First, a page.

“While we’ve had success in helping Chinese users find jobs and economic opportunities, we haven’t had the same level of success in the more social aspects of sharing and staying informed,” according to LinkedIn.
As a result, the corporation isn’t fully quitting China. It’s developing InJobs, a standalone job board app without a social feed or a method to exchange posts or articles.
When LinkedIn first started in China in February 2014, it agreed to censor certain information. In March, the business temporarily barred new Chinese users from signing up as it checked to see if it was complying with the country’s regulations. A few months later, China said that 105 apps, including LinkedIn, had broken data collecting laws.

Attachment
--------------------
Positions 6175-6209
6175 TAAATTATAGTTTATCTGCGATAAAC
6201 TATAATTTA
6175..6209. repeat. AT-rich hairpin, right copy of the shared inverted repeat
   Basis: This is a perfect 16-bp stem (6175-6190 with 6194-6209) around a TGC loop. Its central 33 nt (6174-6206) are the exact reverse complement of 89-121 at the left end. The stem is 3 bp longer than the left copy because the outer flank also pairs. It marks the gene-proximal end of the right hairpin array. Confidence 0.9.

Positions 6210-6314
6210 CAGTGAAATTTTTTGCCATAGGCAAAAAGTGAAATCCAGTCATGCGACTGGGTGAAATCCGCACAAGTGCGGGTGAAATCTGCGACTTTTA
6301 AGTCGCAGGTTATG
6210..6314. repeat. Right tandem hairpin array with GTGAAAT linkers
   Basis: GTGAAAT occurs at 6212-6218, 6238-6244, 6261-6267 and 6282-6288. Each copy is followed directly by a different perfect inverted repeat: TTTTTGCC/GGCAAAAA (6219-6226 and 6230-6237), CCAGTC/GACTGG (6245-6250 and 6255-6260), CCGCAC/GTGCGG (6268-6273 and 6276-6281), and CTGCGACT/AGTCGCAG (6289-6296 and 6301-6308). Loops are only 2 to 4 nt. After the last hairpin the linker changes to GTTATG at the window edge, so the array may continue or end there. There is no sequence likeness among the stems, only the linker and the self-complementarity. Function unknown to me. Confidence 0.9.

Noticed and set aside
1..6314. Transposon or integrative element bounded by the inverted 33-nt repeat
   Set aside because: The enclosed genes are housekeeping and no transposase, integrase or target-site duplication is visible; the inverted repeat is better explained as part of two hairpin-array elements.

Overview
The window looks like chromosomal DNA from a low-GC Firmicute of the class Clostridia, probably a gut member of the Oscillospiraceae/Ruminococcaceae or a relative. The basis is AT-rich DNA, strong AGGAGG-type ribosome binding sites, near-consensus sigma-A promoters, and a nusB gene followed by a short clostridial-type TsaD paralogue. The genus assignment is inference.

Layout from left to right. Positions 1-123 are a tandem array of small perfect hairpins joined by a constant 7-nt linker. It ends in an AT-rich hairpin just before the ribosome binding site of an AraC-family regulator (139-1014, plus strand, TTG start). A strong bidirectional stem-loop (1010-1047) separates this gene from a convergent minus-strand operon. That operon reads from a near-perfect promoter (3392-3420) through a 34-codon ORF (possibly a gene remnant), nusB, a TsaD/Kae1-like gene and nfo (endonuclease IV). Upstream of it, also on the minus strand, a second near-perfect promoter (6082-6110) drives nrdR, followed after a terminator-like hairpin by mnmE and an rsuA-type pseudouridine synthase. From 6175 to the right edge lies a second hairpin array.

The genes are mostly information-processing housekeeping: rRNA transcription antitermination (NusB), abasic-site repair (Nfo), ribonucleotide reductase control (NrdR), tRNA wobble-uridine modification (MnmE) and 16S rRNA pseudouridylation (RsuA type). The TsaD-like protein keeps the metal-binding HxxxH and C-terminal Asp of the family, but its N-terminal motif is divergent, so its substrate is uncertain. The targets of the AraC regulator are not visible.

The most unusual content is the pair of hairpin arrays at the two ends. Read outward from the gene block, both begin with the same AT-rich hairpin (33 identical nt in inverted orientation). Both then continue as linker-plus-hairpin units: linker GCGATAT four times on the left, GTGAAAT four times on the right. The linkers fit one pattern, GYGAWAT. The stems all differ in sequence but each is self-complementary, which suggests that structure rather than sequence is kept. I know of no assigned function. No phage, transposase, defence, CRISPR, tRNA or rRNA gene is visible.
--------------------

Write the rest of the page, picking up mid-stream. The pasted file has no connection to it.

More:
The Microsoft-owned service was the last major American social network with an official presence in China.
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